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Workspace and Accuracy Analysis on a Novel 6-UCU Bone-attached Parallel Manipulator

Abstract

With the increasingly more extensive application of the medical surgical robot in the clinic, higher requirements have been put forward for medical robots. The bone-attached robot, a popular orthopedic robot in recent years, has a tendency of miniaturization and refinement. Thus, a bone-attached parallel manipulator (PM) based on 6-UCU (universal-cylindrical-universal) configuration is proposed, which is characterized by small volume, compact structure, high precision and six-dimensional force feedback. To optimize the structure and make it more compact, the workspace of the 6-UCU PM is analyzed based on the analysis of three kinds of constraint, and workspace model is established through spherical coordinate search method. This study also analyzes the influence of structural parameters on workspace, which may contribute to improving the efficiency of design and ensuring small-sized robots possess relatively large workspace. Moreover, to improve the motion accuracy, an error modeling method is developed based on the structure of 6-UCU PMs. According to this established error model, the output pose error curves are drawn using MATLAB software when the structure parameters change, and the influence of the structure and pose parameters change on the output pose error of PMs is analyzed. The proposed research provides the instruction to design and analysis of small PMs such as bone-attached robots.

Introduction

With the rapid development of mechanism, computer science, automatic control, artificial intelligence and other disciplines, robotics has made great progress, and its application field has become more and more broad. In the 1980s, robots began to be introduced into the robot-assisted surgical system, and have gradually developed from the early industrial robots to special surgical robots [1]. After decades of continuous innovation and development, the surgical robot has shown its unique technical advantages. It could lead to a revolutionary surgical mode and the development of minimally invasive operation [2, 3]. Research and clinical studies have reported significant improvement in outcomes of surgical operations [4], including a reduction in trauma experienced by patients and post-procedure recovery of patients [5, 6], such as,by 2018, Da Vinci® surgical robots had performed about 1.03 million surgeries [7]; TiRobot®, a versatile orthopedic robot, has been widely used in clinical surgery [8, 9], greatly simplifying the surgical process and reducing patient pain.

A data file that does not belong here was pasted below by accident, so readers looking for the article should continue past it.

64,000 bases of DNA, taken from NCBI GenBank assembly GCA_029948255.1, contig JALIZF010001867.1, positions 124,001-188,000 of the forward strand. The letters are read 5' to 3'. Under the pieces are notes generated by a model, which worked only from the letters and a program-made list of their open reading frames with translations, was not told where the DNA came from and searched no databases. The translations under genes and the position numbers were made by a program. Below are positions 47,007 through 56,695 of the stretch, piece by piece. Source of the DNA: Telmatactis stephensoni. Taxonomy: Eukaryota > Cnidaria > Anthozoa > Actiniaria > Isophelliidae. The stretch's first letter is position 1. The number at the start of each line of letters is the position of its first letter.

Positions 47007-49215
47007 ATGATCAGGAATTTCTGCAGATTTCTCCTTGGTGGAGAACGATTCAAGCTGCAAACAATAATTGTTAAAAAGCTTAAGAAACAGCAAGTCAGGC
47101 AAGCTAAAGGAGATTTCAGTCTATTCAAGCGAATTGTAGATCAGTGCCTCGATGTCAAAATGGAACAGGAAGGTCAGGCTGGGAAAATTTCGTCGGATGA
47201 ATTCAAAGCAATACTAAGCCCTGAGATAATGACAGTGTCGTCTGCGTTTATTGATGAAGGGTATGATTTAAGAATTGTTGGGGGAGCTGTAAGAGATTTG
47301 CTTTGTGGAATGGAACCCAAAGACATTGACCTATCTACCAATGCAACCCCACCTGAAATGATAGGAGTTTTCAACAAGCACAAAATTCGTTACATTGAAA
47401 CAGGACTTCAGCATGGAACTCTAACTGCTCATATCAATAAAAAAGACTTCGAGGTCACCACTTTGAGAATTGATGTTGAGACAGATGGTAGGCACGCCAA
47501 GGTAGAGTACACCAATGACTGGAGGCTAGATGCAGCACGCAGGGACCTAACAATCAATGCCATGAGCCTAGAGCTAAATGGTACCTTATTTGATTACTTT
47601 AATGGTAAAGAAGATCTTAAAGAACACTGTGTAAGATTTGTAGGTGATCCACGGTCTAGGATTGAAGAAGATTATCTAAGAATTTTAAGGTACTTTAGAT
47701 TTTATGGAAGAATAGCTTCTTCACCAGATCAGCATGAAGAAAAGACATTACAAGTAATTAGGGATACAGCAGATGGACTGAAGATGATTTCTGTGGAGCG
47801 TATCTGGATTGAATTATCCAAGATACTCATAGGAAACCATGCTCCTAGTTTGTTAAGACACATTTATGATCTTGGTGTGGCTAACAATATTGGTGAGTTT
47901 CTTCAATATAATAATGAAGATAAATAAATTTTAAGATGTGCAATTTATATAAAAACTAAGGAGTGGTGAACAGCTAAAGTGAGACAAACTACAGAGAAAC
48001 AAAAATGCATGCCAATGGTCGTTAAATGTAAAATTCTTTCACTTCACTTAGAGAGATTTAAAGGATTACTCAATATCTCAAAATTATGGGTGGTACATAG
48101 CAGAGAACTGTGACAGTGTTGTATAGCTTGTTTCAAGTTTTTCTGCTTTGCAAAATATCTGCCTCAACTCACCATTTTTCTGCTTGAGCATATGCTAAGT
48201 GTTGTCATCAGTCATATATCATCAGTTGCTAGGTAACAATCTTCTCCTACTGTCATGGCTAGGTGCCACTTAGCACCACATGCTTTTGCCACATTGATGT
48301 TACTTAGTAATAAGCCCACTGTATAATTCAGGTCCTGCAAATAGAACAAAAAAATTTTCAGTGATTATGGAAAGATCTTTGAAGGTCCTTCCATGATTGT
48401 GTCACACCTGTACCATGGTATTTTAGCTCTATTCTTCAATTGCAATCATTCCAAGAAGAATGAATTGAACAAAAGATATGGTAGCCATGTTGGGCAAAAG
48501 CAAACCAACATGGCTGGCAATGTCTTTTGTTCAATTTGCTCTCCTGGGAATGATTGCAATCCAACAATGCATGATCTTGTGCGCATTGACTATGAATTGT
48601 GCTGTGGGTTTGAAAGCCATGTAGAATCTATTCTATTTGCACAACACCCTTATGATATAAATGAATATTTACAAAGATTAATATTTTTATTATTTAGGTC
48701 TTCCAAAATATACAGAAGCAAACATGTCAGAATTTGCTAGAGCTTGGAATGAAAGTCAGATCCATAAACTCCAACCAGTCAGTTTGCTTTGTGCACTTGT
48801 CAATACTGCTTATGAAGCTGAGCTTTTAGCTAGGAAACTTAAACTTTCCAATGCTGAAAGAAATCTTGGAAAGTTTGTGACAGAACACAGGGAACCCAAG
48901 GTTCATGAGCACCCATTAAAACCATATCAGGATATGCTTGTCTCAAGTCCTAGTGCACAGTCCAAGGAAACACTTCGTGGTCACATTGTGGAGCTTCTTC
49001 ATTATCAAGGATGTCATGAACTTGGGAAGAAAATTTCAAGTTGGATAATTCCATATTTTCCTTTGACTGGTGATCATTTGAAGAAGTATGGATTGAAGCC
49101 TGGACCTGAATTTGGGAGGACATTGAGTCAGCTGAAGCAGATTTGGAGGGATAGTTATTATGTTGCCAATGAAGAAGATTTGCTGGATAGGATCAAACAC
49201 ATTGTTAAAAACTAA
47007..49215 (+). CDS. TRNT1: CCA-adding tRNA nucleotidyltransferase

Orthopedic robot is a branch of medical robot field, which originated in the early 1990s [4, 6]. The first known active robot introduced to the operating room was the Robodoc system. This robot is used to mill the medullary cavity of the femur for a cementless femoral prosthesis in total hip replacement and the first total hip arthroplasty was completed in 1992. Another application of the Robodoc system is presented by Kazanzides et al. [10] where the robot actively mills the femur in order to optimally fit an implant for knee surgery. With the continuous deepening of research, more and more special orthopedic surgical robots are starting to show up. Meanwhile, due to the advantages of high stiffness, compact structure, high accuracy and robustness [1, 11], PM is used in the research of orthopedic surgery system, in which many PMs arise.

As for total knee replacement, Imperial College London developed an Acrobot system [12], which is shown in Figure 1. It systematically combines the surgical image with the physical prosthesis model, and implement the path planning in the scanned three-dimensional CT image. And then, schematization and simulation are also carried out in the physical model [12, 13]. According to the operation area to be operated, the relevant operation is carried out, which can predict and verify the operation in advance, and improve the accuracy of the operation.

Figure 1
figure 1

Acrobot [12]

Making use of the advantage of a PM structure, a novel semi-active medical robotic concept was introduced by Wolf and Shoham et al. [14, 15], which is shown in Figure 2. In this work, they introduced a concept of a miniature bone-attached PM. Taking advantage of a PM’s attributes such as low weight, high accuracy, and compactness, they introduced the concept of a miniature, low mass, bone attached PM specially designed for spinal operations.

Figure 2
figure 2

Bone-attached PM [14]

As shown in Figure 3, Renaissance® system, a 6-DOF miniature PM system, was introduced by an Israel company called Mazor Surgical Technologies [16,17,18]. It adopts the “Hover-T” technology, which can be directly fixed on the patient's spine and guide the operators to carry out internal fixation. The Renaissance system has been certified by FDA and CE, and according to clinical reports, the accuracy rate of screw placement was 98.5%, which was significantly better than the traditional operation. However, there exist some defects such as complex operation and lack of real-time image monitoring.

Figure 3
figure 3

Mazor Renaissance® [16]